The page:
Trickling water, waterfalls, weeping hemlocks and splashes of fall color made for spectacular viewing as we hiked about eight miles along the river from the campground to Old Man’s Cave, to Cedar Falls and around.20171103_1138161124243528.jpg20171103_1142282183531.jpg20171103_1142451265623605.jpg20171103_1201331507912173.jpg20171103_1204561752362669.jpg20171103_1216451342265296.jpg20171103_1229591570857113.jpg20171103_1308501422250300.jpg Wow. The scale of these limestone caves is so impressive – for once, I was happy there were other people in the photos to get a size perspective. We were just sorry that we hadn’t been there a week or so earlier, because the best fall color seemed to have already passed. Sorry if I bombed you with photos, but I couldn’t decide which to post.

Not surprisingly, it rained all the way home, and the sun hasn’t peeked out in two days since. The lawn’s a mess, and garden and perennials all need work. So, why can I only think of planning our next escape?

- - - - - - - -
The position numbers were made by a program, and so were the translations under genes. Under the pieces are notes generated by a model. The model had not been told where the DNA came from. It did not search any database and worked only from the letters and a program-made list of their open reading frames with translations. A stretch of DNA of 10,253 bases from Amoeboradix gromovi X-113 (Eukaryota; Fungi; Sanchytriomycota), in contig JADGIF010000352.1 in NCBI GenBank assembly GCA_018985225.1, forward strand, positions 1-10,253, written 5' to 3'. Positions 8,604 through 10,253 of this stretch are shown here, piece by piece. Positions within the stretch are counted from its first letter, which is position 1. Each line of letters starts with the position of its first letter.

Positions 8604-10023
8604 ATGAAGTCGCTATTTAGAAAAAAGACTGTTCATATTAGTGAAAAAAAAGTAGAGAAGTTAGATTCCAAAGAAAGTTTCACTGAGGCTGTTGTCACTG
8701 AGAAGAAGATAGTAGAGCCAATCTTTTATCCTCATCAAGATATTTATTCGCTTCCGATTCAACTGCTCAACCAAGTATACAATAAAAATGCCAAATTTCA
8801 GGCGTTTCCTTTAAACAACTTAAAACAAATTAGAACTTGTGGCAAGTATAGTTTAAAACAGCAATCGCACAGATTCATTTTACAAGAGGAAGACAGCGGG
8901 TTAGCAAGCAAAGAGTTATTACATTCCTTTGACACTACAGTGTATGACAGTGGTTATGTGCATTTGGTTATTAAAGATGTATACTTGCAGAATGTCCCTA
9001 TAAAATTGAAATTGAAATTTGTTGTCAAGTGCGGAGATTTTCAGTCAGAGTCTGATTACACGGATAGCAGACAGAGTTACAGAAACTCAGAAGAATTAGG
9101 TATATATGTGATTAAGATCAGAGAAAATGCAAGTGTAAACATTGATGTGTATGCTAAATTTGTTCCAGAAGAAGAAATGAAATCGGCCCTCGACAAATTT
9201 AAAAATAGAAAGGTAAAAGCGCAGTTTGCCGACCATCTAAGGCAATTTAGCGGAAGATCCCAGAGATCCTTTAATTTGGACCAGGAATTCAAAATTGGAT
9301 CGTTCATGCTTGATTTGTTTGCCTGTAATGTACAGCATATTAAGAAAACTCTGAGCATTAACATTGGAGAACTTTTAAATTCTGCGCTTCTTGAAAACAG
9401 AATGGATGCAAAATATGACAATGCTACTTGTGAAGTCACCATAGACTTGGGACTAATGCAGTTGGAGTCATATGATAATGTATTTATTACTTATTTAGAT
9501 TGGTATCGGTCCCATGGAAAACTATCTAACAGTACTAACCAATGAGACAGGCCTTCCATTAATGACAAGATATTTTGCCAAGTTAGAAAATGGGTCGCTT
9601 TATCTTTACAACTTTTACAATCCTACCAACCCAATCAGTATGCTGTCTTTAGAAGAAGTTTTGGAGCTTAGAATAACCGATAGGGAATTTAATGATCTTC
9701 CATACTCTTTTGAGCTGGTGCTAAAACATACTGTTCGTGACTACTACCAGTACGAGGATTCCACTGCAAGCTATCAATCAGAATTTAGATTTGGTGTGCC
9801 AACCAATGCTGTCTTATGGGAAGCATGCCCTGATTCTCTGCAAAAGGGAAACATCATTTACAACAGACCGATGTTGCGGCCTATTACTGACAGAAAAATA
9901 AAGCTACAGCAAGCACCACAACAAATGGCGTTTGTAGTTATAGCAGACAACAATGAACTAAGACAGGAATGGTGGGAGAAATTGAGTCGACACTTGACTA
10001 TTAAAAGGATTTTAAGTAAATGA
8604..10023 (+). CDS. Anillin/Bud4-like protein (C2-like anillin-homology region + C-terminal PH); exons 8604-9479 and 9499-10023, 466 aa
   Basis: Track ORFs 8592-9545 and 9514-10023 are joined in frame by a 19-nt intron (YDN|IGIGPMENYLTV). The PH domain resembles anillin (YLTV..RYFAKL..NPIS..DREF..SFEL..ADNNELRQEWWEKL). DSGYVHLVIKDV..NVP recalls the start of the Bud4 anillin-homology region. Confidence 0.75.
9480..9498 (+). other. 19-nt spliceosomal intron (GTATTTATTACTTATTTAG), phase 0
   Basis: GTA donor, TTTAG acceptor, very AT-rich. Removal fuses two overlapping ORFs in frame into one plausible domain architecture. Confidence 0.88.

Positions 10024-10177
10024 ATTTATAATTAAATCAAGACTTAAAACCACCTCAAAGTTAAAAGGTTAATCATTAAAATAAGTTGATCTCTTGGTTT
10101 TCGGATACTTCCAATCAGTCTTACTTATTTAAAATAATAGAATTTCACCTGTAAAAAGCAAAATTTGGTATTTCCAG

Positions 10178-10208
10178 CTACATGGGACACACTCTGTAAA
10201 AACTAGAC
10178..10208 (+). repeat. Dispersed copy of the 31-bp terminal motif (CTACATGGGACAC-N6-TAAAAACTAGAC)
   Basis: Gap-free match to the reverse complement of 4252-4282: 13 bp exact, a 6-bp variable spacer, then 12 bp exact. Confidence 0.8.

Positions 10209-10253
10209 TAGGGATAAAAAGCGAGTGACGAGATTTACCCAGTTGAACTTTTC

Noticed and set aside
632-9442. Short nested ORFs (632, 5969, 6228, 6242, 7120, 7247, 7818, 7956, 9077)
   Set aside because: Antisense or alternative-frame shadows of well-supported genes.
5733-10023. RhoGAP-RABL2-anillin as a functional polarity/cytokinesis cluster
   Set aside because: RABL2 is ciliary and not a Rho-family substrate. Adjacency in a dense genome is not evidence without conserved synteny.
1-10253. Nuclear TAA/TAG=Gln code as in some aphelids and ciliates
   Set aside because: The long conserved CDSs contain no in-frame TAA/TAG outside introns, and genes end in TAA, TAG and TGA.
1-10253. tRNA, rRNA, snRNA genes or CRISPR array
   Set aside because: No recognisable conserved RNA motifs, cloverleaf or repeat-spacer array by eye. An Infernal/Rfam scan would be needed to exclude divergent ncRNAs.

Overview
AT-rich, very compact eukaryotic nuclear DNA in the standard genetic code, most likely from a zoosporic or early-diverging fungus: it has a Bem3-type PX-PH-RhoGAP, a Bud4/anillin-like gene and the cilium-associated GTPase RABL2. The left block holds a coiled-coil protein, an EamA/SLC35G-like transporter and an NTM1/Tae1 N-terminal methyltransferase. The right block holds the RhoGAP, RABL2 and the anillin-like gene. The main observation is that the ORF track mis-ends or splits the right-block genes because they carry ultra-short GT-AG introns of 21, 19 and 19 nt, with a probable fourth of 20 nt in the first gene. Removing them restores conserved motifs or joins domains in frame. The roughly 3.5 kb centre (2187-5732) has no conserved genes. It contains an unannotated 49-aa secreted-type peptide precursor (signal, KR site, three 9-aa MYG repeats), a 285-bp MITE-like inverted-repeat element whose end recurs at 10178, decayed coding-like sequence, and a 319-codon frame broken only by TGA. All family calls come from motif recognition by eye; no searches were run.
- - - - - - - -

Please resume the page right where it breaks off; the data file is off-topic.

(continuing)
T@B-O-Rama!

Are we having fun yet?  You betcha (how Midwestern is that?) Each stop in the past few weeks has been different, interesting, and exciting. We hope our string of successes doesn’t let up.

Having the good sense to get out before we were thrown out of Sandi and John’s welcoming arms, we headed into the Berkshire Mountains (NW Massachusetts) for a rally with other like-minded campers in T@Bs and T@DAs. There’s a great affinity among those of us with these unique campers – whether we share like political views, or have similar family situations – it doesn’t matter. There’s a kinship there that’s wonderful. Hard to explain because it sounds silly. It’s not. We had about 18 campsites occupied, with singles, couples, old and young, plus bunches of dogs. All good.